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intro/exceptions

From cppreference.com

An exception is a construct for reporting an unexpected occurrence during the execution of a module within a software system. An exception may the result of a fault in the calling module, a fault in the called module, or it may the result of a fault in the environment.

[edit] A Basic Theory of Exceptions

Formally, an exception occurs as the result of the invocation of a function or method. Each function or method is described by a set of preconditions, a set of invariants, and a set of post conditions. A given invocation that ensures a particular set of preconditions, can reasonably expect that the invocation completes with a given set of invariants holding true, and a set of postconditions resulting.


In other words, if the preconditions have been met, but the called module cannot preserve the invariants or ensure the postconditions, and exception should be thrown.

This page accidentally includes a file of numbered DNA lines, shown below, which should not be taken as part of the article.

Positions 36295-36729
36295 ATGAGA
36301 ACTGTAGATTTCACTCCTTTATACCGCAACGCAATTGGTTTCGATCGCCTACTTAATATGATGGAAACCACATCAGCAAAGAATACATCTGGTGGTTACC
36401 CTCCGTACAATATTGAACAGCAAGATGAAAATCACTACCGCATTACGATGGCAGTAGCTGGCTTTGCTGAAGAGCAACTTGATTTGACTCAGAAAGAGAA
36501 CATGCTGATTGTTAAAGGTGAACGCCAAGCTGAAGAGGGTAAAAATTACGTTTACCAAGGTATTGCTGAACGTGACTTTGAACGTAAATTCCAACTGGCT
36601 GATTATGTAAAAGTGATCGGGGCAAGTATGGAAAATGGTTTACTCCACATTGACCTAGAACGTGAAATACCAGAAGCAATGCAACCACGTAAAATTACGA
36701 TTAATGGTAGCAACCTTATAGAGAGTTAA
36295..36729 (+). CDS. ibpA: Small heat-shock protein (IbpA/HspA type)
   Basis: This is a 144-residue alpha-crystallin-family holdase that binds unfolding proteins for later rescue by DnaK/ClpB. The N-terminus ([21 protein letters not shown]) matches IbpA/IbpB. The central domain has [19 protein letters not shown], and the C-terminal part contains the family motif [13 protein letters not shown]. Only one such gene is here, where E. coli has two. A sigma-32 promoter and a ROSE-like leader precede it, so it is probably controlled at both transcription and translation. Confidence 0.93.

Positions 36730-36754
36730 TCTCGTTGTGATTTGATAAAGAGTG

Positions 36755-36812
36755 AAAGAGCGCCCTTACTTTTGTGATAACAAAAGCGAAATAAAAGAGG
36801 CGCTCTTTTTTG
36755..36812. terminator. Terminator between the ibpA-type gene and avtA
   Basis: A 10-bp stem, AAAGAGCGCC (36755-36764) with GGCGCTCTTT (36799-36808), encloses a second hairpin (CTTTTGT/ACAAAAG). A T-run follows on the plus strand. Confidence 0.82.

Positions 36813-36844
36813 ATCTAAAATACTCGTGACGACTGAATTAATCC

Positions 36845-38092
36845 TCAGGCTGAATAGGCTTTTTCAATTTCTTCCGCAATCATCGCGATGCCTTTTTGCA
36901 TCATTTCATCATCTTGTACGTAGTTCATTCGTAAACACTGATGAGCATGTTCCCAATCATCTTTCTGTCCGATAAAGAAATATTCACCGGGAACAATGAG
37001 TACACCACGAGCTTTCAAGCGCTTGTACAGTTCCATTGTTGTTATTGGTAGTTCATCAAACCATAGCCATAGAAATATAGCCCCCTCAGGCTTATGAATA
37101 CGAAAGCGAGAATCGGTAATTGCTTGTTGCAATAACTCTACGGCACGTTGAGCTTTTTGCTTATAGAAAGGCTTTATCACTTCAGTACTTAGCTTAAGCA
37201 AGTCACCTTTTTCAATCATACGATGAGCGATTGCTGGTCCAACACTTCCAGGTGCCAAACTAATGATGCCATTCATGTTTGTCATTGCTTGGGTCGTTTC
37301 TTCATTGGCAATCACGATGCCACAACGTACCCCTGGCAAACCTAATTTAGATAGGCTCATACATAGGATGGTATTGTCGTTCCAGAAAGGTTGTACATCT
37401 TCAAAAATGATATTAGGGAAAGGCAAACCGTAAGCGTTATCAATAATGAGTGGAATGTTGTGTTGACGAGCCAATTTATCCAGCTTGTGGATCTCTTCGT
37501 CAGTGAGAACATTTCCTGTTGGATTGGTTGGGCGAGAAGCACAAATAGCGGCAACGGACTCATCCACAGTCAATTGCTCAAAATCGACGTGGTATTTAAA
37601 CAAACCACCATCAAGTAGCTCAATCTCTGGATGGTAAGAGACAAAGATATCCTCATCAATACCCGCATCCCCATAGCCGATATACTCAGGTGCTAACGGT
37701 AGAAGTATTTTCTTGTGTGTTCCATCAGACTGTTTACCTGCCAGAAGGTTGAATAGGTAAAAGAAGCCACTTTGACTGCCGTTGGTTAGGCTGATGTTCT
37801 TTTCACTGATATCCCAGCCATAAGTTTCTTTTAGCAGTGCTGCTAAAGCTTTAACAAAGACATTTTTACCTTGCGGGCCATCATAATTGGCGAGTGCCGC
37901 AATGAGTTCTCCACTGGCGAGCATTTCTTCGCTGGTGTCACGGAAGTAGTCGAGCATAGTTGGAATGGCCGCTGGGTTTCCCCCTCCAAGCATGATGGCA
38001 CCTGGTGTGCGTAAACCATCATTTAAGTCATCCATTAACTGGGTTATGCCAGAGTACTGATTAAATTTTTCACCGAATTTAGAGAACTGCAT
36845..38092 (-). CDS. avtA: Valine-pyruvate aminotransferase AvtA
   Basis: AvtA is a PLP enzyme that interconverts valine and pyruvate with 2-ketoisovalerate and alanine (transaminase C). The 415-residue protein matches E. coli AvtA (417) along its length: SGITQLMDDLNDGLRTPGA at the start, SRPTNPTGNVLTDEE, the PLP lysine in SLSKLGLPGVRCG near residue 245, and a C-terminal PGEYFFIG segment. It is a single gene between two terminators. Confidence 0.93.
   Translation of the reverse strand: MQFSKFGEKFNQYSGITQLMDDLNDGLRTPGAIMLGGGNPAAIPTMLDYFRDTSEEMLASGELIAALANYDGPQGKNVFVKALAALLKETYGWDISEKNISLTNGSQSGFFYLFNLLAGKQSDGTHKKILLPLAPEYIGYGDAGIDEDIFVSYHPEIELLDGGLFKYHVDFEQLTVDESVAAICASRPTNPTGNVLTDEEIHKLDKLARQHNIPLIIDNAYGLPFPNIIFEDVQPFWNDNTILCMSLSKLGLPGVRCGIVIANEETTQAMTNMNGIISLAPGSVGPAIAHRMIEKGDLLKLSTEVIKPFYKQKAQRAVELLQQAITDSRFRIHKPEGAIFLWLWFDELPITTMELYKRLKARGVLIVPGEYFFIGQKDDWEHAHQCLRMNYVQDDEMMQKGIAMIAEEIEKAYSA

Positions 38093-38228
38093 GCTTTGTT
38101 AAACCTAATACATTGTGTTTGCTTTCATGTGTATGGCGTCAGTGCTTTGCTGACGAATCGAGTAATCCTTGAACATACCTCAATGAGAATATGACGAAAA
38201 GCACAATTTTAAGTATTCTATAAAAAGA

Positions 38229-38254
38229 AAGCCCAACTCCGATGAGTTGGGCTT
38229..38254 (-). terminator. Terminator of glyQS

Ok, that makes my head hurt! What does it really mean? It means if for a given method or function call, that if I have done all the correct steps prior to making that call, and the system state is correct, then I can reasonably expect the predicted result. When the preconditions have been met (you've done what you were supposed to do) and the system state cannot be maintained (the invariants) or the postconditions (predictable result) cannot be met, an exception should be thrown. Some exceptions may be recoverable, others may require that the module and possibly the entire system be shutdown until the underlying cause is repaired.

[edit] Exception Basics

The following contrived example provides a complete example for the usage of exceptions.

// todo: add example

[edit] Exceptions are Not Errors, Errors are Not Exceptions

In many frameworks where exceptions are defined and used, they are used as a substitute for errors. An error is a predictable occurrence in the operation of a module. Overuse of exceptions in C++ can result in performance degradations as the result of the overhead necessary to unwind the execution state from where the exception was thrown to the nearest try { } catch( ... ) { } block.